British Biotech price skids on pounds 47m Grenfell sale

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British Biotech shares slid 8 per cent yesterday after two of the Deutsche Morgan Grenfell unit trusts formerly managed by disgraced former fund manager Peter Young sold a pounds 47m stake in the biotechnology group.

The shares, strong recently on hopes that forthcoming research data will bring positive news for the group's Marimastat anti-cancer drug, slumped 20p to 220.5p, having been 23p down at one stage, as news of the sale leaked out.

The two unit trusts, the European Growth Fund and the European Capital Growth Fund, sold 22.1 million shares at 213p yesterday via a placing conducted by Morgan Stanley. The brokers refused to reveal the identity of the buyers.

The DMG holding in British Biotech, revealed as 11.3 per cent last month, followed large purchases by Mr Young. Subsequently reduced to 10.9 per cent, the stakes held in the three unit trusts represented one of their more liquid investments. But although Deutsche Bank, Morgan Grenfell's parent, was forced to pump pounds 180m into the funds to buy shares in obscure continental companies acquired by Mr Young, the fund management group denied yesterday's sale had any connection with the former manager's activities. James Murray, director of corporate affairs, said Stuart Mitchell, Mr Young's replacement, had been in place for a month.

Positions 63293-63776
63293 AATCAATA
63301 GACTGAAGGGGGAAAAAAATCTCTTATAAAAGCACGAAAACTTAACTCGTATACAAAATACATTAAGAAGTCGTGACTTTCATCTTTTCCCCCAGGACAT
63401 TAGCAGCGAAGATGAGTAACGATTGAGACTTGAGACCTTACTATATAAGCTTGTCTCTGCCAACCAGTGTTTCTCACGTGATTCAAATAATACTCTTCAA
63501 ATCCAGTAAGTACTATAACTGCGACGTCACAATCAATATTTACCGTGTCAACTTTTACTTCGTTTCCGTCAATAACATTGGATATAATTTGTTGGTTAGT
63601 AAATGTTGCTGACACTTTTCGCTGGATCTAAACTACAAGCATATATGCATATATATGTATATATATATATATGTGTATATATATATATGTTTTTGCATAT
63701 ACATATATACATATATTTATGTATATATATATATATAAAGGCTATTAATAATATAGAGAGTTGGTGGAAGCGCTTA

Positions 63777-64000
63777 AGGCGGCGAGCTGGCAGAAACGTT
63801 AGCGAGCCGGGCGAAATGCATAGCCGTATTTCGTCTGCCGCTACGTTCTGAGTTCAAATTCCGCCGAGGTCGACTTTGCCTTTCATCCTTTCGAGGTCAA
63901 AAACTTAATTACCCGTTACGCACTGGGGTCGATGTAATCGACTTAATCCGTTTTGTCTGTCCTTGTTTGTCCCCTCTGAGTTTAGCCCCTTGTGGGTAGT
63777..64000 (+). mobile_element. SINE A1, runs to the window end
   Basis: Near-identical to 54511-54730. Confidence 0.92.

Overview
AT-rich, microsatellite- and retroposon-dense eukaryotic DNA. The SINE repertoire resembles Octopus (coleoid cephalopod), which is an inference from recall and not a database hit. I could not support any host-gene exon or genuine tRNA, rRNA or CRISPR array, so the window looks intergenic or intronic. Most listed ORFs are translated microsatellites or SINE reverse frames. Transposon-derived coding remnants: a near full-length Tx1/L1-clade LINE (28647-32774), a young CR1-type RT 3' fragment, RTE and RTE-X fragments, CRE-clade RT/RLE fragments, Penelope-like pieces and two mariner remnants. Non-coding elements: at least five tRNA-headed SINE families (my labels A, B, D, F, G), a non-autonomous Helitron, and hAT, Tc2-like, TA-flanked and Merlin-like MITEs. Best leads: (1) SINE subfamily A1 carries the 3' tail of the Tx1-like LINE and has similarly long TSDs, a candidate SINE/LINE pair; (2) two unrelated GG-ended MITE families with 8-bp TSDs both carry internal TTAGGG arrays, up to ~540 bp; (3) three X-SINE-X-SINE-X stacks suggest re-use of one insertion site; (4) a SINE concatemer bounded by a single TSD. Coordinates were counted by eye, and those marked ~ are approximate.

"This was simply the fund manager exercising his right to realign his portfolio." The proceeds of the sale would be reinvested in due course and none of it would be used to reimburse Deutsche Bank.

The group still held British Biotech shares in a number of funds, including the two selling today. The disposal "does not reflect a change in our view of Biotech's prospects. Clearly if it did, we would be selling more and not just from these two funds". No more share sales were in prospect from the unit trusts, he added.

British Biotech, meanwhile, put a brave face on yesterday's move. James Noble, the group's finance director, said he was unconcerned about the sale, which had been widely anticipated. "It was inevitable they were going to sell a chunk of their shares and they did it all in 10 minutes, I think, this morning, which is a pretty satisfactory outcome."

The remaining 8 per cent or so held by Morgan Grenfell was "as safe as any other shareholding". Analysts expect further volatility in the share price in the run-up to and immediately following a forthcoming cancer conference in Vienna.